London or Paris? Which is the better city to visit as a tourist?

The eternal question and rivalry on the European continent: which is better: London or Paris? France or England UK? I know you are tired of Covid, but let’s hope that 2021 will be better and we will be able to travel again.

Although Europe has many wonderful cities, few have the power, prestige, size or wealth of these two rival capitals. There is of course also Madrid, but it’s just not quite in the same league. Vienna and Amsterdam are very beautiful but quite small, Istanbul is huge but leaves much to be desired, and Berlin is …just Berlin I guess.

I had the pleasure of visiting both capitals over time. Paris in 2009 long before we moved to France, thanks to my sister, to whom I wish to thank once again, and London in 2018 before moving to England.

But let’s start with the beginning: after we landed we made our way to the hotels, both in somewhat peripheral areas and this was the first impression we had of the cities:

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UK Immigration: How much does it cost to relocate to England?

So you are thinking of coming to England and UK Immigration? Well if Brexit didn’t scare you off, here is a guide and a detailed list of expenses from my experience coming here. By the way, from the looks of it, as far as EU citizens are concerned there is nothing to worry about after Brexit. Things will pretty much carry on as usual for those who are already here before the end of 2020.

It’s now my second time moving to another country. My first experience was relocating to Marseille France. That time I had a lot of support from my employer with aspects and costs of relocation. In comparison now in England, I basically made it all on my own. Here is a chronological list of the expenses needed for immigration to England, UK. All costs are calculated for two persons as I emigrated with my girlfriend:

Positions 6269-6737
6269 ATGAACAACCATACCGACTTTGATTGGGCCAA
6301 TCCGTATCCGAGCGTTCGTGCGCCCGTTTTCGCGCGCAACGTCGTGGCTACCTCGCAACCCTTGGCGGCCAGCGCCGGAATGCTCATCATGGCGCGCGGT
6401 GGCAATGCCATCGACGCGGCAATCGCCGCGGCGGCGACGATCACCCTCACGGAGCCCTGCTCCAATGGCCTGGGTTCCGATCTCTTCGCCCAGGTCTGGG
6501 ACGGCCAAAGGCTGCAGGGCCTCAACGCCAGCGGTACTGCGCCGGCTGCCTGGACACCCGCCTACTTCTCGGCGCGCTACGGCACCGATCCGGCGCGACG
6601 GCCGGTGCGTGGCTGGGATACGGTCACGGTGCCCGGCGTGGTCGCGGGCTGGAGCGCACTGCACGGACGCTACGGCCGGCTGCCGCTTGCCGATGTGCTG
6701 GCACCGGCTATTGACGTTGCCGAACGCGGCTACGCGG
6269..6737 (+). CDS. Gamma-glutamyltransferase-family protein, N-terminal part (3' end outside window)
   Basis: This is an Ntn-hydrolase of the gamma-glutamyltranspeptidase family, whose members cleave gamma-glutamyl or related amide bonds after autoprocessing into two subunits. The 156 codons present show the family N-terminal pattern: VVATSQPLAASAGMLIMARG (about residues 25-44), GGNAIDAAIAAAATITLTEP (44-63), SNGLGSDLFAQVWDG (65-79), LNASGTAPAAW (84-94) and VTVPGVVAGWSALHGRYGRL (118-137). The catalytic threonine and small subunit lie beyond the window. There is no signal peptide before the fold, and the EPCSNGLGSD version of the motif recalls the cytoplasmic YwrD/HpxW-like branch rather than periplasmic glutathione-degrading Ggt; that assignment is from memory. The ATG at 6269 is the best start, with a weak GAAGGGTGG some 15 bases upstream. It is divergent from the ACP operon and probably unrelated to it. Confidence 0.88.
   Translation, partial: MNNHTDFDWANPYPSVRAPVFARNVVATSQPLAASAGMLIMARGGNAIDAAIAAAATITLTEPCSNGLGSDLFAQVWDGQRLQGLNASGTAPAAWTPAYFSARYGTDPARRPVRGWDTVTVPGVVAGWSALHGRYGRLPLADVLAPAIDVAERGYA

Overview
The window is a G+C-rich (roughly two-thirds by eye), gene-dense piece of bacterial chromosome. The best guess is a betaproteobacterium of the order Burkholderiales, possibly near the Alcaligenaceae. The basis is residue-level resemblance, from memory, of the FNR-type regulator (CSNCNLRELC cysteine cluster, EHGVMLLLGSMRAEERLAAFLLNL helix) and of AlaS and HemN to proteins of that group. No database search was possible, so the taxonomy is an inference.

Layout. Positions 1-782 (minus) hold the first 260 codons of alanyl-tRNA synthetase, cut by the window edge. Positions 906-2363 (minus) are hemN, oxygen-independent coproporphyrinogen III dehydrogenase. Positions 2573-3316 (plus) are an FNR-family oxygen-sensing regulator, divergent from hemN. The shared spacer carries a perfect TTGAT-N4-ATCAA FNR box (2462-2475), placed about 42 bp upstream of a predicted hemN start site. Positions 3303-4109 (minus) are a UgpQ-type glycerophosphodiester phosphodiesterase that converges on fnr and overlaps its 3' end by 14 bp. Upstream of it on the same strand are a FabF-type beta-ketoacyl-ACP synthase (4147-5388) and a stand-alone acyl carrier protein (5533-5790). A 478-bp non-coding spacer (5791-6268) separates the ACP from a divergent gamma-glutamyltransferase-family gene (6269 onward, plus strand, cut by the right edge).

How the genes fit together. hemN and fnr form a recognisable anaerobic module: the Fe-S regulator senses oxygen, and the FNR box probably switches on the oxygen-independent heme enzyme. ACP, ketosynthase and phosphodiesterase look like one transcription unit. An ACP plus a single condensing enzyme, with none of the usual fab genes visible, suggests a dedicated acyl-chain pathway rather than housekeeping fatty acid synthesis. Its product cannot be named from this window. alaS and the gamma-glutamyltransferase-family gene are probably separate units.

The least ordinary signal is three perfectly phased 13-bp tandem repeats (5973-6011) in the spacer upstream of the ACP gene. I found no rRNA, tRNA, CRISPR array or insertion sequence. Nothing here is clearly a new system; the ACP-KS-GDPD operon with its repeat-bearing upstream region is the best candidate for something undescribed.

Airplane Tickets: in my case: Bucharest – Manchester 286 EUR / 255 GBP (Great Britain Pounds) through Brussels Airlines, the price included 2 large hold luggage and one transfer in Brussels. Although we had the intention to take WizzAir’s low-cost company, we were surprised to find that the fares were more expensive on their website. It seems that all the Romanians are turning to this company lately and considering the fact that the fare price is calculated according to demand, you may find lower fares at the big airlines instead.

Attention: If using a Low-cost company, the price does not include hold luggage and must be payed separately. Be also very considerate of your final destination! The train in UK is very expensive if you buy the tickets on short notice, and the train ride from one of the airports near London to the city where you need to go, could turn out to be more expensive than the plane tickets;

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FIRST 30 DAYS AS EXPAT IN ENGLAND UK

A month ago we were packing again our luggage to move to another country. After the very useful experience in France, we were now ready to move to England, UK. After living for a year in France, we left with mixed impressions. I knew we had to move somewhere where we speak the language and where we can really integrate into society, and I believe we could not truly achieve this there.